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Public library seeks approval for board changes

The Thunder Bay Public Library has proposed removing dedicated seats on its board for representatives of local school boards, saying the change belatedly recognizes historic changes to the relationship between schools and public libraries.
Richard Togman, CEO of the Thunder Bay Public Library, says the proposed changes to the library board's composition were supported unanimously by the board. (Ian Kaufman, TBnewswatch)

THUNDER BAY — The Thunder Bay Public Library is seeking city council approval to remove dedicated spots on its governing board for local school board representatives.

Library officials said the change simply recognizes historic changes to the relationship between schools and the library system, and was supported by school board representatives themselves.

School representation on the library board has “deep historical roots,” said public library CEO Richard Togman, but is less relevant today.

“Back about 100 years ago, when the [local] library system [got started], the schools were very heavily involved in library life,” he said in an interview. “We had a lot of school visits, most schools didn’t have their own little libraries.”

“We continue to work actively with the school boards and host school visits and reading clubs, and literacy is our primary mission. But the way libraries have evolved means a smaller percentage of our programming and services is specifically catering to the schools.”

The change was approved by the previous library board while updating the library's bylaws last year, Togman said.

It won’t be official until city council also gives its approval, however, since the library board’s membership is set out in a city bylaw.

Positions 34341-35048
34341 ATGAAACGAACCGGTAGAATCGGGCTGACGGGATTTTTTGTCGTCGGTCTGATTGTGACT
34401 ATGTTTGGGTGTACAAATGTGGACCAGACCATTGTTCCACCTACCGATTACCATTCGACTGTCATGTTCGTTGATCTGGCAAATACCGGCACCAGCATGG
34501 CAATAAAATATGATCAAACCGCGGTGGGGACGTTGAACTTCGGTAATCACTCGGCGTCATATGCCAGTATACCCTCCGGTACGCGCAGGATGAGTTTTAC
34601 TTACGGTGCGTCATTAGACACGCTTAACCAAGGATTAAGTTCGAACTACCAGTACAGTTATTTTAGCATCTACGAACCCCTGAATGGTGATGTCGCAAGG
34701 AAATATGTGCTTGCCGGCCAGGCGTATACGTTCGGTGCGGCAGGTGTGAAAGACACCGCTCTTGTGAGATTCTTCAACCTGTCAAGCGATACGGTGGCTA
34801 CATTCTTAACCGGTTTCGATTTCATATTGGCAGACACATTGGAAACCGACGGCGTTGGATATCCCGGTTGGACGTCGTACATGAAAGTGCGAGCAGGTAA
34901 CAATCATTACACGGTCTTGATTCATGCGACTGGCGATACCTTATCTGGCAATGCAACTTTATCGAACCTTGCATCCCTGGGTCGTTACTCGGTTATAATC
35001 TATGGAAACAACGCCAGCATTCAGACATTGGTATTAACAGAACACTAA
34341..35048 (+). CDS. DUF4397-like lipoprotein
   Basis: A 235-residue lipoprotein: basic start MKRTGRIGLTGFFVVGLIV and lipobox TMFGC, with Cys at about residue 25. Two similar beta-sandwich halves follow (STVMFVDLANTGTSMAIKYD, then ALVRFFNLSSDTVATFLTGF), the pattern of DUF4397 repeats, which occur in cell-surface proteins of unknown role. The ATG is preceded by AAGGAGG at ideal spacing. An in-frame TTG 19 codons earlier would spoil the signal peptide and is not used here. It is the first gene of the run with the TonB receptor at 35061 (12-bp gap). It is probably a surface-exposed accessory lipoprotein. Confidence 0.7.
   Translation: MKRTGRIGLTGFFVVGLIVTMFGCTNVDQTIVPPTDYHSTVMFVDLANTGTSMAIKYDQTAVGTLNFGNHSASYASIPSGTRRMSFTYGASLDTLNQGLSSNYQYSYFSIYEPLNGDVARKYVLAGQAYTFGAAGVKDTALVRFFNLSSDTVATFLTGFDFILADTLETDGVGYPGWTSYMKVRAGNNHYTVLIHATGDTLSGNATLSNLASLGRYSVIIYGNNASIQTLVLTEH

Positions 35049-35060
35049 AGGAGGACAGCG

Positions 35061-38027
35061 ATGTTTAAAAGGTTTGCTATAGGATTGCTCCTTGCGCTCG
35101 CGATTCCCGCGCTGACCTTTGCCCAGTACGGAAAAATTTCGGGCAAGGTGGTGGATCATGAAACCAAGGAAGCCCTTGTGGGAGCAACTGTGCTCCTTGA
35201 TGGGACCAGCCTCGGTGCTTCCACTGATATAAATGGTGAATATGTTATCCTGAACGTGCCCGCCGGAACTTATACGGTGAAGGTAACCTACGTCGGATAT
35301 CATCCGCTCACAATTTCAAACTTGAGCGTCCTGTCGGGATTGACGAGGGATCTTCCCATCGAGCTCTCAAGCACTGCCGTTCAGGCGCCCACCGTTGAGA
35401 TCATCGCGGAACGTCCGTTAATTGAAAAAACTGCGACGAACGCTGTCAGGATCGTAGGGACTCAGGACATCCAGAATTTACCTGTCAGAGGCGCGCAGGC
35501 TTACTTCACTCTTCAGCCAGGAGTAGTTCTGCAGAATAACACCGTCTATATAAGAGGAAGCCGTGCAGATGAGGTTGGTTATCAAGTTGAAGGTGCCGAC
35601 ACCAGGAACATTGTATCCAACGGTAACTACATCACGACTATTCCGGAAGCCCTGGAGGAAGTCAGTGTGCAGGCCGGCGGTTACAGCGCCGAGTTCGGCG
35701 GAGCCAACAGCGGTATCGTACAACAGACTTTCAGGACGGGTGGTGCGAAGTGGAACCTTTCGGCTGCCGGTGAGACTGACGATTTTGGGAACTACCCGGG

That bylaw, unchanged since 1985, sets the board’s membership at ten, including one city councillor, six citizen representatives, two members recommended by the public school board, and one member recommended by the Catholic board.

The library is seeking a change to nine members, with eight citizen representatives and one city councillor, according to a letter to council from library board chair Carol Grieve.

“The school board representatives are not necessarily residents who possess skills we require,” she wrote. “Not being able to have input into prospective board members does not help the TBPL board in attracting interested residents with skills and knowledge that we are looking for; or meeting our goals regarding equity, diversity and inclusion on the TBPL Board.”

The library will continue working actively with local schools, she added.

“There will be no changes in the service level to schools and teachers, the annual report TBPL sends to the school boards will still be sent and, if school boards desire TBPL staff to present annually to the school board, this can still happen.”

Ontario’s Public Libraries Act previously required school board representation, but that clause was repealed in 2002.

Togman said there have been no objections to the proposed change.

“I can say it was a unanimous vote of the board, so the school board reps essentially voted themselves out of a job – they agreed that change was necessary. It wasn’t contentious, we didn’t get any pushback from the school board reps or the boards themselves.”

He added the change comes at a time when the library's board will be making once-in-a-generation decisions about the library system, like a facilities plan that could see the organization close branches and build new ones.

Pending council’s vote on the matter, the school board representatives have continued to be invited to library board meetings.

If council approves the change, the city will then recruit for two citizen members to the library board.

Those who have experience in education and who are passionate about the library’s role will still be valued on the board, said Togman.

The library seeks board members with experience in areas including information, management, law, finance, accounting, public relations, architecture, engineering, education, and literacy – though city council ultimately chooses who is appointed.

TBnewswatch has reached out to the public and Catholic school boards for comment.

Ian Kaufman

About the Author: Ian Kaufman

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